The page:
Forcier alleges eight violations of the FDCPA. "In order to prevail on an FDCPA claim, a plaintiff must prove that: 1) the plaintiff has been the object of collection activity arising from consumer debt, 2) the defendant is a debt collector as defined by the FDCPA, and 3) the defendant has engaged in an act or omission prohibited by the FDCPA." Halsey v. Litton Loan Servicing, No. 12-cv-511-PB, 2013 WL 3754919, at *3 (D.N.H. July 13, 2013) (internal quotation marks and citations omitted). As discussed above, the complaint adequately alleges, and CSS has admitted, the first two elements. Therefore, the court must determine whether Forcier's FDCPA claims sufficiently allege that CSS engaged in an act or omission prohibited by the statute. Forcier's FDCPA claims are set forth in Counts I - VIII.

1. Count I - § 1692d(5)

In Count I of the complaint, Forcier alleges that CSS violated § 1692d(5) by calling her on the telephone repeatedly with the intent to annoy, abuse, and harass her. Section 1692b(5) provides:

A debt collector may not engage in any conduct the natural consequence of which is to harass, oppress, or abuse any person in connection with the collection of a debt. Without limiting the general application of the foregoing, the following conduct is a violation of this section:... (5) Causing a telephone to ring or engaging any person in a telephone conversation repeatedly or continuously with intent to annoy, abuse, or harass any person at the called number.

§ 1692d(5). In determining whether a defendant's conduct violated § 1692d(5), "courts weigh and consider a number of factors, including the frequency, pattern, and nature of the calls...." Finney v. MIG Capital Mgmt., Inc., No. 2:13-02778, 2014 WL 1276159, at *11 (S.D. W.Va. Mar. 27, 2014); see also McVey v. Bay Area Credit Serv., No. 4:10-CV-359-A, 2010 WL 2927388, at *2-*3 (N.D. Tex. July 26, 2010).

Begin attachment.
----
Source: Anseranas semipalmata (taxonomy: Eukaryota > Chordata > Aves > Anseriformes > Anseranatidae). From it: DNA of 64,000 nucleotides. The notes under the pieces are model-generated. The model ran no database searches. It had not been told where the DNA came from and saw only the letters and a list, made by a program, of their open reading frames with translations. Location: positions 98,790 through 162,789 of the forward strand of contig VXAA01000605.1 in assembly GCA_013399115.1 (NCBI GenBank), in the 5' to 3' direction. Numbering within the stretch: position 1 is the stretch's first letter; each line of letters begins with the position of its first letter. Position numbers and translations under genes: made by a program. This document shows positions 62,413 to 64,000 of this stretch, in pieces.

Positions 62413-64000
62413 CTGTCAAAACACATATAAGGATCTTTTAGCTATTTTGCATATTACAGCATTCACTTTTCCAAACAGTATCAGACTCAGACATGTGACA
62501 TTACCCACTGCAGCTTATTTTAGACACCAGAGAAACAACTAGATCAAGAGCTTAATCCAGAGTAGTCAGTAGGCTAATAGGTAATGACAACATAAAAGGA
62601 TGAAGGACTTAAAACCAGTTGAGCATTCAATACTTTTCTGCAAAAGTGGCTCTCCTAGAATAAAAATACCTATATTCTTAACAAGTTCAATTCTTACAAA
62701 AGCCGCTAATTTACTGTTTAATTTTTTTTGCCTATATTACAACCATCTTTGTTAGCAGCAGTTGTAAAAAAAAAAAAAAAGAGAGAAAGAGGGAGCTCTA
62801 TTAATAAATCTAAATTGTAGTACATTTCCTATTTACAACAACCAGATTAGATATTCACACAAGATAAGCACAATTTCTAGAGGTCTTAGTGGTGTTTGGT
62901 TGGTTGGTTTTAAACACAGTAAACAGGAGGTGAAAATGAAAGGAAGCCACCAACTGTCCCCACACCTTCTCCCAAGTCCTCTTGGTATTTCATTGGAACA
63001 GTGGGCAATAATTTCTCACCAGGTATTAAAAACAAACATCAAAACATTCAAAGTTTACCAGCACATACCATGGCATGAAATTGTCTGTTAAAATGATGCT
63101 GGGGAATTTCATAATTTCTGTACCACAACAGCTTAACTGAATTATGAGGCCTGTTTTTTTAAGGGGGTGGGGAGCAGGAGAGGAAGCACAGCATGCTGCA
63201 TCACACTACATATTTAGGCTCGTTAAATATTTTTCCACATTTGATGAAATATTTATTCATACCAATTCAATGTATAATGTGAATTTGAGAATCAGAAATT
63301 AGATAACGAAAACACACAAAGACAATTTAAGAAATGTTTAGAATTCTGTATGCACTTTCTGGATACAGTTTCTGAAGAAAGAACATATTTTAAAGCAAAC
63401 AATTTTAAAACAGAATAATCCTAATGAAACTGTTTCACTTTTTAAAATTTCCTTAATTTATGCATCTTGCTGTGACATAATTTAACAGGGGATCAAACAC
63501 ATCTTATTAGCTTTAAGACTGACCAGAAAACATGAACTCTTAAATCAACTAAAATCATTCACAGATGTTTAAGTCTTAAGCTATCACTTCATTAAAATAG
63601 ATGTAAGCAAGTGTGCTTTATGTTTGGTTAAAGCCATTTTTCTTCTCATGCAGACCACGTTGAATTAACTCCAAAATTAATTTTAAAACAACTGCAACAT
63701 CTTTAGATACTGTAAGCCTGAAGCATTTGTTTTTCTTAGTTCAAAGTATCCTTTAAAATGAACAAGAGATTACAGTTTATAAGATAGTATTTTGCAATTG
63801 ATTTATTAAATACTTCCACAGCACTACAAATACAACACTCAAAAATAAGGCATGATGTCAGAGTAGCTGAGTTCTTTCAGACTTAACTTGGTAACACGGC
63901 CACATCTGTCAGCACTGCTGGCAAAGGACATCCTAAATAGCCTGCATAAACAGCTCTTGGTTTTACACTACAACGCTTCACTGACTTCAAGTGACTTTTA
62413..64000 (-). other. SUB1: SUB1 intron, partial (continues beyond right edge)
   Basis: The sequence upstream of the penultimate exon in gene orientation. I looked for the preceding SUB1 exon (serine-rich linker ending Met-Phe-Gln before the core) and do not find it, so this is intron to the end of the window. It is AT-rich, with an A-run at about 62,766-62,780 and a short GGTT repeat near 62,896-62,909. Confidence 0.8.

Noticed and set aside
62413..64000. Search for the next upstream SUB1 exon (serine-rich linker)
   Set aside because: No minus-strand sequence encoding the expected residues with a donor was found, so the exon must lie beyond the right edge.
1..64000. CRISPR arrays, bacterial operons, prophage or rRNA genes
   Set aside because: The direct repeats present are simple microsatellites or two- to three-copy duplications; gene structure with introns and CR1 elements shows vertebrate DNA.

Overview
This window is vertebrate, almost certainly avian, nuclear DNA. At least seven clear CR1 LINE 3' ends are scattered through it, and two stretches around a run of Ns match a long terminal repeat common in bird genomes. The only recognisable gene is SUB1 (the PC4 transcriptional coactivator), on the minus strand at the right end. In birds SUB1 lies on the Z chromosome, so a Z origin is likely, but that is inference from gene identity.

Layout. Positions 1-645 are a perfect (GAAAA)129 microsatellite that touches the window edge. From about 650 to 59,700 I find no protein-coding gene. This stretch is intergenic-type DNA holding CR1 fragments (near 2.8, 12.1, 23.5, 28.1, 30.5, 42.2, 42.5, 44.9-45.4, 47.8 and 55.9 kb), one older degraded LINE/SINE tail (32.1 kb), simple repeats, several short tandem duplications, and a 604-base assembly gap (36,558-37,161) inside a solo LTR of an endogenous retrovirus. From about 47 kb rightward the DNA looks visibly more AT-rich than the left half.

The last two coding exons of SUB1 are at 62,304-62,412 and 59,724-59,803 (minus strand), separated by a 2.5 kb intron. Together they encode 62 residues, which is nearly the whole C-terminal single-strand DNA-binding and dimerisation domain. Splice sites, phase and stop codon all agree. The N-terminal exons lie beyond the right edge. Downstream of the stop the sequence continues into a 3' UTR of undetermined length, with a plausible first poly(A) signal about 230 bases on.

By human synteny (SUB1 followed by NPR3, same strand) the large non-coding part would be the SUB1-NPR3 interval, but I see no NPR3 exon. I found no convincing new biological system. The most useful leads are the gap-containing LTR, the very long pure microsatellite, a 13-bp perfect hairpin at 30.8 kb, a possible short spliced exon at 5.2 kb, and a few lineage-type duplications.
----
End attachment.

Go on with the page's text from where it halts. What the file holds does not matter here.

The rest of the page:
Forcier alleges in the complaint that CSS contacted her "through the phones in a repetitive and continuous manner, " including "twice a day on several occasions." Compl. ¶¶ 16-17. She also alleges that CSS "made these calls with intent to annoy, abuse or harass" her. Id . ¶ 19. Forcier's allegations largely track the statutory language, and are insufficient to support the claim.

Allegations that CSS called Forcier in a repetitive and continuous manner "are the type of threadbare recitals and conclusory statements that the Supreme Court sought to prevent in [ Ashcroft v. Iqbal, 556 U.S. 662 (2009)]." Amaya v. Pollack & Rosen, P.A., No. 09-21137-CIV, 2010 WL 724451, at *4 (S.D. Fla. Feb. 25, 2010) (Allegations that the defendant "caus[ed] the telephone to ring repeatedly and continuously" were conclusory and could not support a § 1692d(5) claim.).[2] "While such conduct may be consistent with liability under the FDCPA, it is insufficient factual content [to] allow [] the court to draw the reasonable inference that [CSS] is liable for the misconduct alleged.'" Parker v. Barclays Bank Del., No. CV-10-5096-RMP, 2011 WL 2709407, at *3 (E.D. Wash. July 12, 2011) (quoting Iqbal, 556 U.S. at 678); see also Clemente v. IC Sys., Inc., No. 10-cv-569-JAM-EFB, 2010 WL 3855522, at *1-*2 (E.D. Cal. Sept. 29, 2010).

Forcier's allegation that CSS called her "twice a day on several occasions, " while not conclusory, is not sufficient to state a claim under § 1692d(5). Such an allegation does not provide enough detail as to the frequency, pattern, and nature of CSS's calls to make out a claim under § 1692d(5).[3] See Tamayo v. Am. Coradious Int'l, L.L.C., No. 11-6549 (JLL), 2011 WL 6887869, at *3 (D.N.J. Dec. 28, 2011) ("Without more facts regarding the nature and extent of any harassing phone calls, the patterns of such calls, or the substance of any representations made during such calls, the Court cannot find that Plaintiff's claim under § 1692d(5) was sufficiently pled."); see also Brooks v. Flagstar Bank, FSB, No. 11-67, 2011 WL 2710026, at *7 (E.D. La. July 12, 2011); cf. Harmon v. Virtuoso Sourcing Grp. LLC, No. 2:11-cv-334, 2012 WL 4018504, at *4 (S.D. W.Va. Sept. 12, 2012) (granting default judgment under § 1692d(5) where plaintiff attached call log to complaint showing that defendant called twenty times within a ten day period and increased the frequency of the calls after the plaintiff asked the defendant to stop calling).